January 5, 2010 at 2:48 pm | Posted in The Knave | Leave a comment

Queequeg was a professional harpooner from a savage place known as Rhode Island and Providence Plantations.  Born and raised in the town of Kokovoko, which lies between Quidnick and Quonochontaug, Queequeg was the son of the revolutionary governor Thomas Wilson Dorr and also the inventor of clam chowder.  It was this invention that caused him to be run off of the island at the age of sixteen.

During a particularly filling cannibal feast upon fifty captives from Connecticut, Queequeg joked that he liked his Nutmeggers so fresh that the last bars of “Yankee Doodle” had just barely left their lips.  After his fifth rare Connecticuter-kebab, he came down with a bad case of indigestion.  To ease his stomach, he replaced the Nutmegger captives in the human chowder with clams, which, when they discovered the switch, infuriated his fellow Kokovokoans.  They drove Queequeg from the town, throwing Hartfordian leg bones and skulls at him as he ran away.  He traveled to New Bedford, Massachusetts, where he opened a small shack on the pier. He mainly sold clam chowder to sailors and townspeople alike, but when his stomach was feeling calm, he would on occasion sell “long pig” chowder as well.

One day a New Yorker saw Queequeg hurl a spear at a five-year-old boy who had skipped on a tab, impaling the child through the center of the back at fifty yards.  The man suggested that if he could hit a small boy at that distance, he could certainly harpoon a whale, and then introduced himself by saying, “Call me Ishmael”.  Queequeg said that his friends called him “Q” and the two decided to take the ferry over to Nantucket to sign up with a whaling vessel after they first ate a delightful meal of young Bay Stater.

Q and Ishmael joined up with jolly ol’ Captain Ahab on the whaler Pequod.  Ahab was quick with a joke and was always praising a particular sperm whale with a white hump that had saved his life. No one on the crew was ever to injure this whale whose name was Moby Dick.  Q quickly became fond of the captain and soon thereafter became jealous of the white whale.  He determined to kill it if ever he saw it.  When another ship, the Rachel, informed them that the white whale was nearby, Ahab decided to bring it some particularly delicious squid he had been saving.  Lured close by this tasty treat, Q had no trouble driving his harpoon deep into the beast.  Furious, Ahab ordered that Queequeg be sealed in a coffin and set out to drift at sea. Starbuck, the first mate, spoke up for Q, while Ishmael only said, “The drama’s done.  Write me Queequeg, if you survive and learn how to write.”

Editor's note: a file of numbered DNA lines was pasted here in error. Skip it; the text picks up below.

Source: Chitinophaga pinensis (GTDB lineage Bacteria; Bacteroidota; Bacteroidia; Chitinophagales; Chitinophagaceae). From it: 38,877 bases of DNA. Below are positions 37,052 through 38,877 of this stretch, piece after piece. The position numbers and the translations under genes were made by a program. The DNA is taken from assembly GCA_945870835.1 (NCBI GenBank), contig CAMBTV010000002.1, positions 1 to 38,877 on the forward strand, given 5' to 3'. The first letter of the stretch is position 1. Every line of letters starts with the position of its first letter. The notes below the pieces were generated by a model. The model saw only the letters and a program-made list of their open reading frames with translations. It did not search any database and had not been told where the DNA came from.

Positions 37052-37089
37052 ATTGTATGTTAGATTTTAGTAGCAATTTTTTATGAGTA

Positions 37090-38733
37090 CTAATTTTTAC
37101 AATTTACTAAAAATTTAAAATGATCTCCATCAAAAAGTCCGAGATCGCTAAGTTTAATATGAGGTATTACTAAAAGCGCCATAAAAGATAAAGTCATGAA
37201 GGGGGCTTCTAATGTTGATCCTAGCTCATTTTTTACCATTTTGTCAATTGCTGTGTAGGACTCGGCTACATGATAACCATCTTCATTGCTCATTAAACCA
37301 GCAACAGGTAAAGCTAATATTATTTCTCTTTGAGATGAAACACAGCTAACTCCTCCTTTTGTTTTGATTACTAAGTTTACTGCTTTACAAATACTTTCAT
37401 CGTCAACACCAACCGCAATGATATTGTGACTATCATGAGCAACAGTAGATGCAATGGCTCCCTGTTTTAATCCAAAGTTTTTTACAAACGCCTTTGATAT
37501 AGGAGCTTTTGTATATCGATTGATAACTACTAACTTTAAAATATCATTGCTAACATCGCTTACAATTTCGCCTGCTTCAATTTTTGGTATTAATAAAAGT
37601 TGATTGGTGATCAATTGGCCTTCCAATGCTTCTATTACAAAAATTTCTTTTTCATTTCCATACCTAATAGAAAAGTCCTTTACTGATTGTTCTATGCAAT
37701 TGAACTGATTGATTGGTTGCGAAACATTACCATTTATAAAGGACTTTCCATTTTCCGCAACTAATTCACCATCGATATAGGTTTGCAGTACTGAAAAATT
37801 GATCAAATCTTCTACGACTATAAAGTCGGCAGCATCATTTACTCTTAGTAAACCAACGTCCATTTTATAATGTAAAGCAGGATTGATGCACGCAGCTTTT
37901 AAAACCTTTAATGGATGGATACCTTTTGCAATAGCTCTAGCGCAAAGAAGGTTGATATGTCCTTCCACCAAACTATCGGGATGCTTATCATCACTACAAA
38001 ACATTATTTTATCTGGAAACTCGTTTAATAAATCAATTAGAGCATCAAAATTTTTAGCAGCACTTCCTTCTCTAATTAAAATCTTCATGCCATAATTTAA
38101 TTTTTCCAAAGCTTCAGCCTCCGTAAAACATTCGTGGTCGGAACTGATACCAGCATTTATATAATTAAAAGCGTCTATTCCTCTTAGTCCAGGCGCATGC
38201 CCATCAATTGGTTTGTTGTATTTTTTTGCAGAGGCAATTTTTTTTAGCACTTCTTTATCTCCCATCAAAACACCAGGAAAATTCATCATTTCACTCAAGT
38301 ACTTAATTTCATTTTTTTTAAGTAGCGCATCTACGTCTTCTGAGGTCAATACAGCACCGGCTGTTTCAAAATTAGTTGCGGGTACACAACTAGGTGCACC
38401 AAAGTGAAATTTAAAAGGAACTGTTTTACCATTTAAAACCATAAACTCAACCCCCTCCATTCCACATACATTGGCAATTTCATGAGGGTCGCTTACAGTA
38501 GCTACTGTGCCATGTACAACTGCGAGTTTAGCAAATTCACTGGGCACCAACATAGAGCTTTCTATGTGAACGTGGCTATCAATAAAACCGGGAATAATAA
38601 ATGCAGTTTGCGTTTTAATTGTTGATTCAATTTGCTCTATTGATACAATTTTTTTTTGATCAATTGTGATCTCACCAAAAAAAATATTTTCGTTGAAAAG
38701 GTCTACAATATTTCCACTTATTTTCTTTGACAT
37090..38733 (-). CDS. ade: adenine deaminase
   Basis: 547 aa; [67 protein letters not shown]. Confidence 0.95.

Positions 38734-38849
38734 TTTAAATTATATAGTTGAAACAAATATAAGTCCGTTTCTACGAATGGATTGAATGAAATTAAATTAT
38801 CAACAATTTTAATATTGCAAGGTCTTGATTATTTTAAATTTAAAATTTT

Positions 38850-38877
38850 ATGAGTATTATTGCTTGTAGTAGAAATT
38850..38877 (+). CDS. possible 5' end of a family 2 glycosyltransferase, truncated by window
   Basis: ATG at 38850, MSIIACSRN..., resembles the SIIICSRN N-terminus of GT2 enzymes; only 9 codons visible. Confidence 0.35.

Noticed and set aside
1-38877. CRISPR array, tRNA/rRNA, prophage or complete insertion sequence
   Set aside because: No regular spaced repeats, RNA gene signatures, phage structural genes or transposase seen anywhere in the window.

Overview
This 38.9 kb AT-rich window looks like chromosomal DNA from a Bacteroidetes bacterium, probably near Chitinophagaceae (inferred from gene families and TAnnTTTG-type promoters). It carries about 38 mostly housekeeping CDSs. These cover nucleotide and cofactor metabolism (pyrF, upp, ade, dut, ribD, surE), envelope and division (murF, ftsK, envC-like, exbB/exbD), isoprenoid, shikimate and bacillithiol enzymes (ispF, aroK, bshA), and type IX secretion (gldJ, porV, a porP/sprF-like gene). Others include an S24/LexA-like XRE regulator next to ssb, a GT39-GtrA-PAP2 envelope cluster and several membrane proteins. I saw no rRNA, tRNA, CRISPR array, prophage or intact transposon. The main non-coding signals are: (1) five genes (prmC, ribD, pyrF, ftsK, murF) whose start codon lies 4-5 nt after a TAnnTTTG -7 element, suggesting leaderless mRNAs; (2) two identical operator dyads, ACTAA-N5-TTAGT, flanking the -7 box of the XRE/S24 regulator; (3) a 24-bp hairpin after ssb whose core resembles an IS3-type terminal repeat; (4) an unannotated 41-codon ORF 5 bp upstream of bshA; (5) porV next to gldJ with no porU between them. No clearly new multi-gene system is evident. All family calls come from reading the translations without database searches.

Q and Starbuck were set adrift atop a coffin as the Pequod sailed away.  They eventually came to land in Elliott Bay.  There they opened up a coffee shop together named Queequeg’s Qoffee Qafe in one of the Duwamish villages, but Q was more interested in working on a novel of his adventures than serving coffee, which led to strife in the friendship, especially since the former first mate continually insisted on pointing out that Q was illiterate and that no one would ever buy a novel told only in pictures.  Q proved him wrong, sort of, by agreeing to front the money for his book with a vanity publishing company.  Thus Giant Sperm Whale was “published” and one hundred copies went to friends and family in Kokovoko who had forgiven him for the “clam chowder incident”.

In 1853, Queequeg decided to leave Seattle and gave his worthless shares in the cafe to his partner, who renamed the place Starbucks Coffeehouse, which eventually became successful enough that he was able to buy a large stake in a ship called the Galactica.  Queequeg traveled to England to pursue writing and the ability to read.  Finding himself a poor student at adult literacy, he decided to go to Australia, where gold had been discovered.  He booked passage out of Liverpool on the RMS Tayleur, a fully-rigged iron clipper chartered by the White Star Line.  It was the largest passenger ship in the world and Q was sure it was unsinkable until January 21st 1854, when it sank on its maiden voyage.  Ninety-seven of the hundred women, forty-seven of the fifty children, and two-hundred-sixteen of the five-hundred men aboard died, including Q, who is today only remembered as a character in Herman Melville’s adaptation into an actual novel of Queequeg’s self-published graphic novel. – The Knave


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